Tuesday, March 21, 2017

REVIEW: 'The Flash' - Barry and Kara Team Up for a Musical in an Alternate Reality in 'Duet'

The CW's The Flash - Episode 3.17 "Duet"

Mon-El and J'onn arrive carrying a comatose Supergirl who was whammied by the Music Meister. Unable to wake her up, they turn to Team Flash to save her. The Music Meister surprises The Flash and puts him in a similar coma, one that the team can't cure. Kara and Barry wake up without their powers in an alternate reality where life is like a musical and the only way to escape is by following the script, complete with singing and dancing, to the end.

This season of The Flash has been very dour and depressing. It has largely just been a showcase for why Barry is the absolute worst and anyone who works alongside him will ultimately get hurt by his actions. The show is at least consistent in there being major consequences for Barry creating Flashpoint. And yet, so much of it has been Barry and the team learning the same thing over and over again without learning their lesson at all. It has gotten very annoying. Plus, it's just hard to care about the season-long story. Yes, Savitar is a menacing villain and terrifying sight. But that whole story only further embraces the darkness and the qualities the show should be suppressing instead of focusing on even more. And yet, all it takes is an episode like "Duet" to showcase why The Flash is still capable of being a great show. Yes, it mostly relies on the fantastic rapport between Grant Gustin's Barry and Melissa Benoist's Kara. And yet, that's a pairing that just works incredibly well because it's so upbeat, positive and joyous to watch.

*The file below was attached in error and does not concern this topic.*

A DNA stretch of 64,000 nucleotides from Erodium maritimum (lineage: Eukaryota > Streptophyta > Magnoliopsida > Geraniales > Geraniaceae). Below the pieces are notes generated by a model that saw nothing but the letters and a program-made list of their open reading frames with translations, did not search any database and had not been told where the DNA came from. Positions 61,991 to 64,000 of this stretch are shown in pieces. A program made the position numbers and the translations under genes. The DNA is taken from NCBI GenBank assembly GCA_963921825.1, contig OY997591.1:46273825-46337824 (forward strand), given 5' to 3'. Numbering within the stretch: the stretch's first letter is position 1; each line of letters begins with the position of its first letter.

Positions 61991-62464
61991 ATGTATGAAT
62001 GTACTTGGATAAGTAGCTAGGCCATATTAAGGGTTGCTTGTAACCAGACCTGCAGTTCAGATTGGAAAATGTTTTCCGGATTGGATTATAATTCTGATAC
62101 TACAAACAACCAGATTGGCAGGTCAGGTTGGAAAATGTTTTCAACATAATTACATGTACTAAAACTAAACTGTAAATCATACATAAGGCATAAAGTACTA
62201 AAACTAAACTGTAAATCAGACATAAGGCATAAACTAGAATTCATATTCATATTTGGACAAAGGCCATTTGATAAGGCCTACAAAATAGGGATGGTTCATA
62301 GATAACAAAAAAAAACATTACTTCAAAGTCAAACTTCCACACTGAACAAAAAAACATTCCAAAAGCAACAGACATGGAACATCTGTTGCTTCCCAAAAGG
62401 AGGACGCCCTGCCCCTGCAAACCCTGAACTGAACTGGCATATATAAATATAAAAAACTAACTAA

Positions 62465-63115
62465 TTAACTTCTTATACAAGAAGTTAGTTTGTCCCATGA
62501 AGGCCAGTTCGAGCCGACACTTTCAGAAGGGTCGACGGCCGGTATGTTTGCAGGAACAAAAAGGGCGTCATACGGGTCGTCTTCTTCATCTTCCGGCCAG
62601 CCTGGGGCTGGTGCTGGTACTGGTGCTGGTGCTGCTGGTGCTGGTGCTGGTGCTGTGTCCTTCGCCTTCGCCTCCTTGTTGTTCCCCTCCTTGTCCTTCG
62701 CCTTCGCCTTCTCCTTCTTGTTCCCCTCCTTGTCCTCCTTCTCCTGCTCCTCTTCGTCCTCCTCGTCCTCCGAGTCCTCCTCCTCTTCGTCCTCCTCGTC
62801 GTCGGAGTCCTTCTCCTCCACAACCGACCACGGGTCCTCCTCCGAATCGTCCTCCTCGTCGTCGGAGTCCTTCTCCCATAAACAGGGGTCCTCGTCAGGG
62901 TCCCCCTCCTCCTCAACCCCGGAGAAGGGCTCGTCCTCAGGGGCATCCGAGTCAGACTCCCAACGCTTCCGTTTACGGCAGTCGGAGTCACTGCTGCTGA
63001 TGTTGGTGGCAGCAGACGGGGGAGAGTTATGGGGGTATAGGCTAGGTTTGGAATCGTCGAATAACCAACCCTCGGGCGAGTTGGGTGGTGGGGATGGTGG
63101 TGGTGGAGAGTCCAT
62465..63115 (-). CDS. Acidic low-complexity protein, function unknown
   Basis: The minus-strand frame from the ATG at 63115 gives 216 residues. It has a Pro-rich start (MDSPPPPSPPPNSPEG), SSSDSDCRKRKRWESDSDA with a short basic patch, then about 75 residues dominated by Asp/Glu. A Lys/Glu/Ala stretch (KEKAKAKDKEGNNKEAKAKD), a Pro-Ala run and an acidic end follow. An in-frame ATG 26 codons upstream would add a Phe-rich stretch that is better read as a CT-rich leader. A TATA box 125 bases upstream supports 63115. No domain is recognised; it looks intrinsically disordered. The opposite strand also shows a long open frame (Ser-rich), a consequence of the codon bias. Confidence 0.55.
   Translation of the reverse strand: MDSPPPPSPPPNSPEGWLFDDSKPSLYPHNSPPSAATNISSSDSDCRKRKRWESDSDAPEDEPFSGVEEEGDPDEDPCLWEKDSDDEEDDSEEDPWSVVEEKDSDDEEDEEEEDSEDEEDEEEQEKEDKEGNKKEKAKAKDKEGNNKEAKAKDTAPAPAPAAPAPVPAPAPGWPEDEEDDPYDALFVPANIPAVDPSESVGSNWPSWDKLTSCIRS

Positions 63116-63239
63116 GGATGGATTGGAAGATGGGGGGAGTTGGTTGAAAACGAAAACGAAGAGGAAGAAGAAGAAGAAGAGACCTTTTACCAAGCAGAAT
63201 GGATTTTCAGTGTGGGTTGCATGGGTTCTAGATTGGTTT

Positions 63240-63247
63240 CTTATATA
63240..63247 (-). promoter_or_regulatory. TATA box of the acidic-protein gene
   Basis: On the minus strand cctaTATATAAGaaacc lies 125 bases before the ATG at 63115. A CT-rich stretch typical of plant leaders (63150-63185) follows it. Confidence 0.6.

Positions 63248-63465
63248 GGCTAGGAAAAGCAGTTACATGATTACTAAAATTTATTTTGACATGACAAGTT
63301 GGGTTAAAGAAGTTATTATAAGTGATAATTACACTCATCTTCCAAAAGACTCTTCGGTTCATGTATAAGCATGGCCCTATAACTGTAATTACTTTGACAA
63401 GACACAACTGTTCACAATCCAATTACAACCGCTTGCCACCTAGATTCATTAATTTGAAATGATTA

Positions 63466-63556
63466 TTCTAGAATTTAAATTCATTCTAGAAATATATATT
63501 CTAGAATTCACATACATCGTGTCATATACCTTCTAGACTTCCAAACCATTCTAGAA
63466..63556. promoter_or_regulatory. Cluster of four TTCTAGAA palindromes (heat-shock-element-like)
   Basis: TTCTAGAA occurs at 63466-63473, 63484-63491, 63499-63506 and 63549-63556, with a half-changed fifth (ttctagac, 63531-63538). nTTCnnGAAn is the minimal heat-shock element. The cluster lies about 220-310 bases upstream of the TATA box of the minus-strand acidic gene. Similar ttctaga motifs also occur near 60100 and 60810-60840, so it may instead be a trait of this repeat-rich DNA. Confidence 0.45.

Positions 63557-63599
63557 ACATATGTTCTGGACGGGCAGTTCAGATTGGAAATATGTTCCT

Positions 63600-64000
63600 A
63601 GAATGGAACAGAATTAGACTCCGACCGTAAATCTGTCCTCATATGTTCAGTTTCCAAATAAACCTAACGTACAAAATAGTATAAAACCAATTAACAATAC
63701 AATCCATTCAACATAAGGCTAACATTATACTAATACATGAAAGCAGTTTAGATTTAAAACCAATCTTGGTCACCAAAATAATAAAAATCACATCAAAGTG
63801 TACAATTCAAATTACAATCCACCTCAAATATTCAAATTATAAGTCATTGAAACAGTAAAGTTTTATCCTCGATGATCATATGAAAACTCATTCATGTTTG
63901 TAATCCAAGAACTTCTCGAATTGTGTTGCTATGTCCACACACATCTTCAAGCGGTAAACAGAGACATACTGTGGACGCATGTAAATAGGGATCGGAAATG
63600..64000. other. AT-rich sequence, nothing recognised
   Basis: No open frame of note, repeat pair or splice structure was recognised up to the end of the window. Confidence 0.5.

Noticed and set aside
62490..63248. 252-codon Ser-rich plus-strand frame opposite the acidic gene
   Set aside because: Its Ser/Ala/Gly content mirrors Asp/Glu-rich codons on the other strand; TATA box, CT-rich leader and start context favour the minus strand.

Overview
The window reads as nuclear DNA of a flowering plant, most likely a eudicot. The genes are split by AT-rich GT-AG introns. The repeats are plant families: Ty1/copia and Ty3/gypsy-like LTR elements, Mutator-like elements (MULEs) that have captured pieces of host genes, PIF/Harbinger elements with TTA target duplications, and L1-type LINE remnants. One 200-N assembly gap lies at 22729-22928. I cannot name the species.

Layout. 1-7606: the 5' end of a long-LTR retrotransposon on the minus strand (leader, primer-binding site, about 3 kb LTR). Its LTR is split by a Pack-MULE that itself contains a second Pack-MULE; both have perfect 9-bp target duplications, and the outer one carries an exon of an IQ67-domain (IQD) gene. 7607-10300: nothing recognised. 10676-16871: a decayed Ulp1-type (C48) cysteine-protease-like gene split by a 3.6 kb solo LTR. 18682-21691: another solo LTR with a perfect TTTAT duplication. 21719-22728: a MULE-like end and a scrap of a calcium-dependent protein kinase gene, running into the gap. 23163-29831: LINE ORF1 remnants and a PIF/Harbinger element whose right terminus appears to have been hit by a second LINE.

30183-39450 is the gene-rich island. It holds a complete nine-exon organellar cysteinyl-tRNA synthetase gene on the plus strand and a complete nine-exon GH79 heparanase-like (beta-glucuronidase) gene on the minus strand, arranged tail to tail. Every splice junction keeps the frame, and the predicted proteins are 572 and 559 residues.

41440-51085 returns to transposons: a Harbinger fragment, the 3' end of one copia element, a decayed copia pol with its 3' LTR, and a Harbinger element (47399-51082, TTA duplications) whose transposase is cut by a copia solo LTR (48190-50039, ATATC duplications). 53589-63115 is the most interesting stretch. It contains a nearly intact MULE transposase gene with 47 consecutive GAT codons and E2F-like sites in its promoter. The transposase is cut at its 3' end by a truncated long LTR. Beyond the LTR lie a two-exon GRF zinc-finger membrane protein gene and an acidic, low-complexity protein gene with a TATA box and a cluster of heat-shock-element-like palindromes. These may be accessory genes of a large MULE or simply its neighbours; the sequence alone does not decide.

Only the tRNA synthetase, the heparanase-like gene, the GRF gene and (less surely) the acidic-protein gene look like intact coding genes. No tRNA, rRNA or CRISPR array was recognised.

It also shouldn't be surprising at all that this creative team has finally put on a musical episode. Across all of the Arrowverse shows, they have really assembled a number of actors with great pipes. Both Gustin and Benoist broke out on Glee - with this episode's villain also being played by Darren Criss. In addition to that, Carlos Valdes, Jeremy Jordan, Jesse L. Martin, John Barrowman and Victor Garber all have extensive credits on Broadway. Both of these shows have some extremely talented singers. So, it's nice to see the creative team finally embrace that. Plus, "Duet" is a nice parody of movie musicals as well. Barry and Kara have a number of self-aware moments where they realize just how easy it is to convince people to do things in musicals. It's a genre that both of them have such an appreciation for. The Music Meister even notes that Kara loves The Wizard of Oz while Barry adores Singin' in the Rain. But more than that, it's just fun to see them in this 1930s era set where the plot is mostly secondary to all of the singing.